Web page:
Warning: potential trigger phrase ahead.
“Whenever you’re ready.”
Those three words may make you itch all over, but I want you to comb the audition files in your brain for what they elicit. Make sure to check the trash bin! That phrase being uttered from “the other side of the table” elicits a guttural response for many of us. Generally, it takes the form of an exhale. Let’s call it: “the actor’s exhale.” You know what I’m talking about? The subconscious puff of air we push out, as if we’re exercising the body of all anxiety and unlocking the artist in our brain. The truth is, it does the opposite.
The time before an audition, ideally, is spent getting you in your most open and peaceful space. Exhaling at the start of your work takes you out of the present moment and back into your mind. It releases all the energy you’ve built up and reminds you that you’re about to start a scene. We want to draw from the present space we’re in.
The Barrow Group, an acclaimed acting institute in NYC, observes this issue as “Actor’s Breathing Syndrome.” That signature exhale is one of the many poor actor habits they’ve pinned down in an effort to help elevate artists. And once you’re made aware of it, that well-intentioned breathe out becomes painfully obvious.
If you’re a culprit of this, ask yourself why. Why am I prefacing my audition with an exhale? Why can’t I simply slip into a scene? Why has this become a habit? Subconsciously, this breath is most likely tied to nerves. Which brings us to one of the most important things you can do before an audition: relax.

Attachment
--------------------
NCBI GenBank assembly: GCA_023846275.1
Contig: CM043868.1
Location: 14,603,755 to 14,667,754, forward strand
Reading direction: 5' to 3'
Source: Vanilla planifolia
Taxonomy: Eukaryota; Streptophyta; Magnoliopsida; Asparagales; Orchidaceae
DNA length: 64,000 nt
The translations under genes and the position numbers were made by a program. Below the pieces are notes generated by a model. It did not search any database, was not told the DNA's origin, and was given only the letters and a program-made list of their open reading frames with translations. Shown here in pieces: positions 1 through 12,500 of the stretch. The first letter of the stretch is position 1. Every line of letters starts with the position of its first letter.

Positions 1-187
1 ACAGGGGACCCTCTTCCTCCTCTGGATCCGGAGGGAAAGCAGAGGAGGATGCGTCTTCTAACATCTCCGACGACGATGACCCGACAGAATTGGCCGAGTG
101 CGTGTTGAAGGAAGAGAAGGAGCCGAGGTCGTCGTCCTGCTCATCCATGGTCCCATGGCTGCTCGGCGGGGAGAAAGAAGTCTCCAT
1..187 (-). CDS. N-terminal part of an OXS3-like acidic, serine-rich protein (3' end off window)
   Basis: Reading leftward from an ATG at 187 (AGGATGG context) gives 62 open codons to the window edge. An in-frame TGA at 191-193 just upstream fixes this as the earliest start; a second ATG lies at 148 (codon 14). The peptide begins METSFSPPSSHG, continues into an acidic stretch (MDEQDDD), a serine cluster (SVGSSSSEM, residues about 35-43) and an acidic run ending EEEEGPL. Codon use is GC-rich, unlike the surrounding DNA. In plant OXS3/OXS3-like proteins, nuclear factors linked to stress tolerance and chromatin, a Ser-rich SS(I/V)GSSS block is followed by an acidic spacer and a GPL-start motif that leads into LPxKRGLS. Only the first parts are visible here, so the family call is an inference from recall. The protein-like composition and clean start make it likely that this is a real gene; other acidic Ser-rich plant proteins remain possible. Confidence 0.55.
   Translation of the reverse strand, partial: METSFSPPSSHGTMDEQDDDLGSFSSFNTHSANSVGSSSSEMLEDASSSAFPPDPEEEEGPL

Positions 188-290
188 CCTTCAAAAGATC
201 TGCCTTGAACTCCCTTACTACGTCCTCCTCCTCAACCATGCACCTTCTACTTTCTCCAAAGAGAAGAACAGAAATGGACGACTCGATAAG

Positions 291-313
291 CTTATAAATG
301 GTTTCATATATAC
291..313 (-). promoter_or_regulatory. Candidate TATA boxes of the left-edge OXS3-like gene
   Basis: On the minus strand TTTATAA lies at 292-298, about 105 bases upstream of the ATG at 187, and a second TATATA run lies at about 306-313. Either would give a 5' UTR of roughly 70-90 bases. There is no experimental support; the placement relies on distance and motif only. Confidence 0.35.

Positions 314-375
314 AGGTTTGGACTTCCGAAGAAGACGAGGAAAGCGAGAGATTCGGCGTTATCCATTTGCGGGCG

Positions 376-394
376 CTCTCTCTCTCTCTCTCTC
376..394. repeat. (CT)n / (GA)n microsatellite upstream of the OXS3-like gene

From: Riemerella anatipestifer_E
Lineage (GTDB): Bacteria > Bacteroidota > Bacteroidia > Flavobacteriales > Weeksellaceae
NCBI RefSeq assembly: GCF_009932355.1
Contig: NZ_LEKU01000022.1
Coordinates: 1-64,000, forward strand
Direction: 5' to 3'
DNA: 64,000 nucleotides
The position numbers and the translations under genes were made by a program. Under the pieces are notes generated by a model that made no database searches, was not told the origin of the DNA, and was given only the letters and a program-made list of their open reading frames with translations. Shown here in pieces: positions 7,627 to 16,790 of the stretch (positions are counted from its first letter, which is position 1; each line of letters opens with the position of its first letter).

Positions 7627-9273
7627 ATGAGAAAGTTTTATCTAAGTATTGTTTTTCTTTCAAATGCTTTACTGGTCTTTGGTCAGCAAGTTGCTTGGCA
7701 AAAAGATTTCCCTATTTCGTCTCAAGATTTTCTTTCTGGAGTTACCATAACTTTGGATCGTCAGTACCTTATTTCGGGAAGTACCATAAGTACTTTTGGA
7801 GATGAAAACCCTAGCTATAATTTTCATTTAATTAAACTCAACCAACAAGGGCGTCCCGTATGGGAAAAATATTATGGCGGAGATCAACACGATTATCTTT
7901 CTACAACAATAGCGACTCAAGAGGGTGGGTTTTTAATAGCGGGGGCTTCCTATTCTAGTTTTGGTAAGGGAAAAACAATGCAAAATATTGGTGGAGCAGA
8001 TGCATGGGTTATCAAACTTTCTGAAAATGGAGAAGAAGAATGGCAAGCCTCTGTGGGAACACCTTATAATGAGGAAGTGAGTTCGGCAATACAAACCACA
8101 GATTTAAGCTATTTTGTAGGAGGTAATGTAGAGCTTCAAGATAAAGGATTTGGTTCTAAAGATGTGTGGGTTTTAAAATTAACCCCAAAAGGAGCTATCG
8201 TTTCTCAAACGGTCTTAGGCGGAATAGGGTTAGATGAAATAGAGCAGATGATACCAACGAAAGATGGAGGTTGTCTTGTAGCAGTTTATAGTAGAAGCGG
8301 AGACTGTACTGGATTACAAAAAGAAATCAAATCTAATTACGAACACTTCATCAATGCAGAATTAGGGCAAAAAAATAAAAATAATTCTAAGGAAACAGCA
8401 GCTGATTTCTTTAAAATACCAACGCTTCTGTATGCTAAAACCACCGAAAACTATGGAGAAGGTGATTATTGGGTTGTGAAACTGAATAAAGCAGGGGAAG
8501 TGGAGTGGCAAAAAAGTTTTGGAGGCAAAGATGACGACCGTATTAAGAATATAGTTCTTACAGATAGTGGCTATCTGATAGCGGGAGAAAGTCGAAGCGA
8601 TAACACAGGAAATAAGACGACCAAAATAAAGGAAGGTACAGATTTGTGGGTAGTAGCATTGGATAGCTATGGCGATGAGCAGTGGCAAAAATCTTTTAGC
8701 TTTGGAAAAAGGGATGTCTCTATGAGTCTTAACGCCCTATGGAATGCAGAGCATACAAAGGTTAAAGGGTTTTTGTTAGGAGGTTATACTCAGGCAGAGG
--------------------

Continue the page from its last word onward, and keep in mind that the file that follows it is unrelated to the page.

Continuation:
Relaxation is an actor’s ally. Find the techniques that work for you in combating audition anxiety. Sometimes it helps to work backwards. Watch old self-tapes and pinpoint any recurring ticks or habits – sometimes it’s an exhale, sometimes it’s fiddling with fingers, sometimes it’s smiling too much. If you’re brave, ask a director or casting friend to help you. Once you observe a tick, figure out why it’s happening. Generally, it’ll be rooted in nerves.
Your first instinct might be to shield up, grab a sword and battle those nerves to the death. Doing that is only battling yourself. The optimal route is admitting you’re nervous and realizing that it’s perfectly fine. In fact, it’s normal. You’ve heard it a million times – being nervous is the same as being excited. We’re nervous because we care. So just observe the nerves and find ways to keep them from strangling your ability to perform.
Try on different relaxation methods until you find what works for you. Many actor’s find solace in meditation, while some swear by breathing exercises – it’s truly subjective! When you’re relaxed as an actor, you move out of your own way and can step into someone else’s shoes. “What if my character is anxious in the scene?” you ask. Ideally, you as the actor won’t be. You want to come from a blank slate of peace.
Now, breathe and put together your own pre-audition relaxation routine.